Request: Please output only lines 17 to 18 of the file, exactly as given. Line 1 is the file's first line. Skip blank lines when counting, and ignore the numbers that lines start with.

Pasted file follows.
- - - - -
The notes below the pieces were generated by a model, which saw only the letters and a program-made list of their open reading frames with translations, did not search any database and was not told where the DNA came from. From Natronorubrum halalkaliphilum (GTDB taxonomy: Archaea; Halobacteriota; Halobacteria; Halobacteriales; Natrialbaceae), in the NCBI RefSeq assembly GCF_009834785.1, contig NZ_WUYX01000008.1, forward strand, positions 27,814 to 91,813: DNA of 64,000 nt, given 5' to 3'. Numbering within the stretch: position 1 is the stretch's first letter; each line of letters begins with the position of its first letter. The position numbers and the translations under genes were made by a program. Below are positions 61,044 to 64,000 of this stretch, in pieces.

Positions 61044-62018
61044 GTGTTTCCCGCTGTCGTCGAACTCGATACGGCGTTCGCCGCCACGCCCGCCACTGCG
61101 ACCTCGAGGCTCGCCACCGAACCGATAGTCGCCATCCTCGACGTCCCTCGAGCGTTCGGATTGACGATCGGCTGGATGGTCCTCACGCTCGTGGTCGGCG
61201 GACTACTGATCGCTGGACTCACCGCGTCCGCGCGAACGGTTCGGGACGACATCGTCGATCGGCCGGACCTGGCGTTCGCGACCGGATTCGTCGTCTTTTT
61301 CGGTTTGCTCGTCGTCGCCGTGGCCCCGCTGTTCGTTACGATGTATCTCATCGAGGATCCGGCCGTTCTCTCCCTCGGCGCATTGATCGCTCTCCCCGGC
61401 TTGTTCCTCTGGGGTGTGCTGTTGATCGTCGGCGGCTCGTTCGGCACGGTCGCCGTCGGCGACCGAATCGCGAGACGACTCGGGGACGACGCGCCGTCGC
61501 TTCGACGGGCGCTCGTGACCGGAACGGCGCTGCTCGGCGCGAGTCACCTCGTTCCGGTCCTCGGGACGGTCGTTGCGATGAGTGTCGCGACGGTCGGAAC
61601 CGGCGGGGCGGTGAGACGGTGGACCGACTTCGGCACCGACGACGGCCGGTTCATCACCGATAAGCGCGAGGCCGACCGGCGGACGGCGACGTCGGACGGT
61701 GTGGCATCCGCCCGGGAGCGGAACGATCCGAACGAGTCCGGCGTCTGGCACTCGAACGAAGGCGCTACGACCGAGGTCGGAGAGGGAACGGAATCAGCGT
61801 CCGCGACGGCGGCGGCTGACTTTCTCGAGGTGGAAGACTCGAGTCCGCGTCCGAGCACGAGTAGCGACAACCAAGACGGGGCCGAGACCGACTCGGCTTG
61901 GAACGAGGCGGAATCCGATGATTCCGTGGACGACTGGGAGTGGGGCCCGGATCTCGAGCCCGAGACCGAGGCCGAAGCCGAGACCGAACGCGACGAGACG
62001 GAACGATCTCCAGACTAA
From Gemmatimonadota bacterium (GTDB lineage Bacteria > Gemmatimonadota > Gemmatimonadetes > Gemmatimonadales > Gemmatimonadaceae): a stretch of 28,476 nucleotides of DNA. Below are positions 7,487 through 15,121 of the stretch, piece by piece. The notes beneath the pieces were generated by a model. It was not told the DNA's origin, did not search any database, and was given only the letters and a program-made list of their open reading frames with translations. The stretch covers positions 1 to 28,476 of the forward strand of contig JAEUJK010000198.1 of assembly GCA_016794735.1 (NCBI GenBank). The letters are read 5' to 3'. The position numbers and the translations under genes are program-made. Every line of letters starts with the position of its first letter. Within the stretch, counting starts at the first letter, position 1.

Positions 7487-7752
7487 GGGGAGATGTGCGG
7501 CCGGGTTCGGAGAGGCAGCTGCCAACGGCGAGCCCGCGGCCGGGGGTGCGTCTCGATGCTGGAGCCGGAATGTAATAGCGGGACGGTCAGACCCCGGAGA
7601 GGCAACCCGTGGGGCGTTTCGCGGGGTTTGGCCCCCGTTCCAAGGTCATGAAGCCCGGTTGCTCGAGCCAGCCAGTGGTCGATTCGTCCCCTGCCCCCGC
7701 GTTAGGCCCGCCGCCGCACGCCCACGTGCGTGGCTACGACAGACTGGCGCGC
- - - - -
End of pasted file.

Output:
7501 CCGGGTTCGGAGAGGCAGCTGCCAACGGCGAGCCCGCGGCCGGGGGTGCGTCTCGATGCTGGAGCCGGAATGTAATAGCGGGACGGTCAGACCCCGGAGA
7601 GGCAACCCGTGGGGCGTTTCGCGGGGTTTGGCCCCCGTTCCAAGGTCATGAAGCCCGGTTGCTCGAGCCAGCCAGTGGTCGATTCGTCCCCTGCCCCCGC